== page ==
Tigers' Fulmer hopeful, but odds are against him starting season on time

Chris McCosky
The Detroit News
Michael Fulmer

Lakeland, Fla. – On the walk-up to the TigerTown administrative offices at about 7:30 Friday morning, out in the mist on the short field alongside the batting cages, was Michael Fulmer, in uniform, throwing long toss in preparation for a bullpen session.

The refining of his lower-body mechanics, which the club issued as the reason they were taking him out of the spring rotation for now, has begun.

“After my last start, I told you guys (media) I just wanted to be a little more explosive,” he said. “I think for what we are trying to do, I think it’s better for us to work on it in bullpens, rather than going into a game and trying to overthrow and trying to see my velocity back.

“If something doesn’t feel like it’s pushing off as it should, you try to make up for it somewhere else.”

Like by over-extending his arm and core muscles, which could lead to other medical issues.

“My last start I was trying to overthrow a little bit more,” he said. “That’s when I told Gardy (manager Ron Gardenhire) and the trainers that I felt like I was using all arm now out there. My stuff was still pretty good from my perspective, but obviously the velocity wasn’t there.

“It hasn’t gone away. It’s in there somewhere. We just have to find a way to get back to where we were before.”

Fulmer now is trying to wean himself off the bulky-looking brace he’d been wearing on his surgically-repaired right knee. In its place Friday was a compression sleeve. He’s working in the weight room on reactivating the fast-twitch fibers in his lower half and rebuilding the explosiveness that he once had in his delivery, the explosiveness that allowed him to throw consistently at 96-97 mph.

His velocity this spring has sat at 90-92.

 “Maybe it was a little restrictive,” Fulmer said of the brace. “Today was a step in the right direction as far as using my lower body and trying to drive toward home plate, as opposed to basically not using my lower body at all.”

The Tigers announced, in a two-sentence statement Thursday, that Fulmer was taking a step back to work on refining his mechanics and no timetable was set for his return to game action. He was pulled from his scheduled start Friday and would have had only two starts left before the season opens.

“I don’t know how long this is going to take,” Fulmer said. “But I am going to make sure I feel good about this before going into game action. Obviously, this (shut down) was a whole team decision. They set me down and asked me how exactly I was feeling.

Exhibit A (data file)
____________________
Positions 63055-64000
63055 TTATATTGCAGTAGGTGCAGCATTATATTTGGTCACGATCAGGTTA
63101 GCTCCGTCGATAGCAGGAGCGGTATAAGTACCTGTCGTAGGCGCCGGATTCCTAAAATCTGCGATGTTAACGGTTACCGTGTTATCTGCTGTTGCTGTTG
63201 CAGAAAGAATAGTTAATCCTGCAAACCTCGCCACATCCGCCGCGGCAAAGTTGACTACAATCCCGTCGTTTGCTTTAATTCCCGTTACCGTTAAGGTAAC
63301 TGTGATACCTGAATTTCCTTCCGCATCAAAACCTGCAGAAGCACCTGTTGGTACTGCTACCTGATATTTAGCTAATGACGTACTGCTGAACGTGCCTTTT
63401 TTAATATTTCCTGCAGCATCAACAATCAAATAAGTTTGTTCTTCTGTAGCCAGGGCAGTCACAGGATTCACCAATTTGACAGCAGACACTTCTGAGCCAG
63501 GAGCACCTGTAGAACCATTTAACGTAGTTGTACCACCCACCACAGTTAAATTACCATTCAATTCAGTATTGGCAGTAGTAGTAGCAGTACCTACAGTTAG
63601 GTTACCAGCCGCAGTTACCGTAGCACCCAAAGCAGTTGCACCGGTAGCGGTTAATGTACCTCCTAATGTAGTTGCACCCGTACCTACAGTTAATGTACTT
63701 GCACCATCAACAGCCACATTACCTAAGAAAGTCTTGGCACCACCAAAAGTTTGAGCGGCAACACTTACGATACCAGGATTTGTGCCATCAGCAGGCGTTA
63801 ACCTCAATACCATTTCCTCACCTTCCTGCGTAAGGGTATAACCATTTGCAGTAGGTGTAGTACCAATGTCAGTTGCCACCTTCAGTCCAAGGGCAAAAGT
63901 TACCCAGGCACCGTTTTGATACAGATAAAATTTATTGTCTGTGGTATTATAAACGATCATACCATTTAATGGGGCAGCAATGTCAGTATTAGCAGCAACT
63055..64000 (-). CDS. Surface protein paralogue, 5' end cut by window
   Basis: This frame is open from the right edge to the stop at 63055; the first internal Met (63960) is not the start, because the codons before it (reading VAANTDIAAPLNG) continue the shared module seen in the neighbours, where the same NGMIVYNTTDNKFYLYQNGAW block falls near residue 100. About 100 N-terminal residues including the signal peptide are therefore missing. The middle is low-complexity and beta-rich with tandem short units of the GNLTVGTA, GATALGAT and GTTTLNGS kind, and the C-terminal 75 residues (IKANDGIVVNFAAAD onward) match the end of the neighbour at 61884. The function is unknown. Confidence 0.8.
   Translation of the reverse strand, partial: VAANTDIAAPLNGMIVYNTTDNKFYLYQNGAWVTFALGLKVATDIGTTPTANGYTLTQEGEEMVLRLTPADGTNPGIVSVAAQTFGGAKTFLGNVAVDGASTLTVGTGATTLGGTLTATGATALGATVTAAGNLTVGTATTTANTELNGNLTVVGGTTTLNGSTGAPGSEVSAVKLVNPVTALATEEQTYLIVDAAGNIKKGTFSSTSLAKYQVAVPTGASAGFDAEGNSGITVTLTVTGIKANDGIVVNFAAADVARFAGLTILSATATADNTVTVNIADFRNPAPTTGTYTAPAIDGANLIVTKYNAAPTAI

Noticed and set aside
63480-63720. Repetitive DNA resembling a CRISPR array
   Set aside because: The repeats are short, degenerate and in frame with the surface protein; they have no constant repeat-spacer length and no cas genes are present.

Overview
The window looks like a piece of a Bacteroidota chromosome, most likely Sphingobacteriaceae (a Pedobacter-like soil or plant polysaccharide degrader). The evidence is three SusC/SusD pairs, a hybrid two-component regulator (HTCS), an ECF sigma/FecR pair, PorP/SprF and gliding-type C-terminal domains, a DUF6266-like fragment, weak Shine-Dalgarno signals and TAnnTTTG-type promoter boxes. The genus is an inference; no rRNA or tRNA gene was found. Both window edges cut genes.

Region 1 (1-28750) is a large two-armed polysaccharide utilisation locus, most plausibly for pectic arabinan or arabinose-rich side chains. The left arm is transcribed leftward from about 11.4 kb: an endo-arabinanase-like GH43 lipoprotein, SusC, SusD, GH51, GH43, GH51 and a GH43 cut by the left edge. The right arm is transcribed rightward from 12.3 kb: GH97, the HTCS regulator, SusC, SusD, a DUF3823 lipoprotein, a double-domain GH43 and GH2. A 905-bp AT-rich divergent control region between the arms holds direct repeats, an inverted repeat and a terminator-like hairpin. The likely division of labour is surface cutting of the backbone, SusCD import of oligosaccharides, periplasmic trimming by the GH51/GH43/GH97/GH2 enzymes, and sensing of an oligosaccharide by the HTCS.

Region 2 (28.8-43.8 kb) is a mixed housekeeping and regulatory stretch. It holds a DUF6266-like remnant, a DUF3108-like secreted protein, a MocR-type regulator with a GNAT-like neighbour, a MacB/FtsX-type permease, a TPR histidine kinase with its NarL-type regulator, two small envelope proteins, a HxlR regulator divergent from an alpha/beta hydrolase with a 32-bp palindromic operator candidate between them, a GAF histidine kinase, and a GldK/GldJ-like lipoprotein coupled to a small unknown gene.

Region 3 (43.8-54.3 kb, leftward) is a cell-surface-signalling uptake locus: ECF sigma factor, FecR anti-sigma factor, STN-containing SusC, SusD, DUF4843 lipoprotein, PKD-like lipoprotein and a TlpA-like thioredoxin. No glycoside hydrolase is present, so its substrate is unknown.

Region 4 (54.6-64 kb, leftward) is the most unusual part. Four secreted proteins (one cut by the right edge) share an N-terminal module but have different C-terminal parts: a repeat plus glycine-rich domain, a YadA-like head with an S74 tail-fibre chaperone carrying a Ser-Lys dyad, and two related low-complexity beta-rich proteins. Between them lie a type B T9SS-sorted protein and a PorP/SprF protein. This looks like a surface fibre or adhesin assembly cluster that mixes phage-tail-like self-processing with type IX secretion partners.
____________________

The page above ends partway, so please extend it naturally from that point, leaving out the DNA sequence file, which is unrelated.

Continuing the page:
“I told them I need to be more explosive. That’s the biggest thing I’m trying to accomplish now.”

Understand, the surgery that Dr. James Andrews performed on Fulmer last September was the second time the meniscus had been repaired in five years. And it was far from a routine surgery. The cartilage on the lateral side of his knee was badly frayed. So, besides the meniscectomy, Andrews also had to perform a modified micro-fracture technique on the bone, called a chondroplasty, to facilitate better blood flow in the area.

“Everything felt good,” Fulmer said after the bullpen session on Friday. “They take measurements on the knee every day as far as swelling. And it has actually gone down the last two days, which is surprising, since we’ve been doing all the work without the brace, trying to get back to normal.”

It seems probable at this point, though, that Fulmer will start the season on the injured list, and rebuild his pitch-count during extended spring training.

“Obviously, the goal is to be ready for the start of the season,” he said. “But I don’t know. I can’t tell you. It depends on how these next few bullpens go. But I guarantee, as soon as I feel like I am ready, I will get back out there.”

Fulmer was stretched out to just 44 pitches in his first three starts this spring. And he admitted, with the brace off now, he’s essentially rebuilding his mechanics from square one.

“Frustration is a big part of it,” Fulmer said. “But with frustration comes joy in the success. You have to grind through these times. And as much as I want to be out there every fifth day, it’s just not going to be advantageous to just keep going out and trying to give 110 percent.

“I have to take the time to wind back down and start from the ground up as far as my mechanics.”

The setback to Fulmer opens a door in the Tigers’ rotation. Spencer Turnbull, who took Fulmer’s start Friday, Daniel Norris and Ryan Carpenter are all in the hunt for that opening.

Twitter @cmccosky